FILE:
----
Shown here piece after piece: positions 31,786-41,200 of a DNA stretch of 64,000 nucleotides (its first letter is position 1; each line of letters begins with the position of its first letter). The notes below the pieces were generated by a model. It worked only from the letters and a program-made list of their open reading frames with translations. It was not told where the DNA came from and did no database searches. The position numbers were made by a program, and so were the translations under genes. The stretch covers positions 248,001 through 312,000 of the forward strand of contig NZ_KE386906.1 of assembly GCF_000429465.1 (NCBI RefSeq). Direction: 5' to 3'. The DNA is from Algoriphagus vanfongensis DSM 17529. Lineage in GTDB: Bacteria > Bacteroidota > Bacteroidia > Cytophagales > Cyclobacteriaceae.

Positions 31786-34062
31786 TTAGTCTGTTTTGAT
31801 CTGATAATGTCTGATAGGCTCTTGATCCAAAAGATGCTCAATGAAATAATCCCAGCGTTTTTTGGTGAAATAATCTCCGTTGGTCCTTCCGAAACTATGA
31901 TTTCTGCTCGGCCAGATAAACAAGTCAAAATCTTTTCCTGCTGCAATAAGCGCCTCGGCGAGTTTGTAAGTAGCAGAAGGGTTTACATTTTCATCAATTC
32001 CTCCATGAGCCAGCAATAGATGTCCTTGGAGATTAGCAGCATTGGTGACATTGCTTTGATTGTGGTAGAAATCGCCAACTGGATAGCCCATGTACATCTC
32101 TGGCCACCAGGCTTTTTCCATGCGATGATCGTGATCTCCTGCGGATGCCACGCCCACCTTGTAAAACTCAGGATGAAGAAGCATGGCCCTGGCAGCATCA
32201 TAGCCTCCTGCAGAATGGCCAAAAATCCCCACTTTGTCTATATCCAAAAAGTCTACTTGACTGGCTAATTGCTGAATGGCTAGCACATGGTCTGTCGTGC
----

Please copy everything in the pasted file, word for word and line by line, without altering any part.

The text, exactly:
Shown here piece after piece: positions 31,786-41,200 of a DNA stretch of 64,000 nucleotides (its first letter is position 1; each line of letters begins with the position of its first letter). The notes below the pieces were generated by a model. It worked only from the letters and a program-made list of their open reading frames with translations. It was not told where the DNA came from and did no database searches. The position numbers were made by a program, and so were the translations under genes. The stretch covers positions 248,001 through 312,000 of the forward strand of contig NZ_KE386906.1 of assembly GCF_000429465.1 (NCBI RefSeq). Direction: 5' to 3'. The DNA is from Algoriphagus vanfongensis DSM 17529. Lineage in GTDB: Bacteria > Bacteroidota > Bacteroidia > Cytophagales > Cyclobacteriaceae.

Positions 31786-34062
31786 TTAGTCTGTTTTGAT
31801 CTGATAATGTCTGATAGGCTCTTGATCCAAAAGATGCTCAATGAAATAATCCCAGCGTTTTTTGGTGAAATAATCTCCGTTGGTCCTTCCGAAACTATGA
31901 TTTCTGCTCGGCCAGATAAACAAGTCAAAATCTTTTCCTGCTGCAATAAGCGCCTCGGCGAGTTTGTAAGTAGCAGAAGGGTTTACATTTTCATCAATTC
32001 CTCCATGAGCCAGCAATAGATGTCCTTGGAGATTAGCAGCATTGGTGACATTGCTTTGATTGTGGTAGAAATCGCCAACTGGATAGCCCATGTACATCTC
32101 TGGCCACCAGGCTTTTTCCATGCGATGATCGTGATCTCCTGCGGATGCCACGCCCACCTTGTAAAACTCAGGATGAAGAAGCATGGCCCTGGCAGCATCA
32201 TAGCCTCCTGCAGAATGGCCAAAAATCCCCACTTTGTCTATATCCAAAAAGTCTACTTGACTGGCTAATTGCTGAATGGCTAGCACATGGTCTGTCGTGC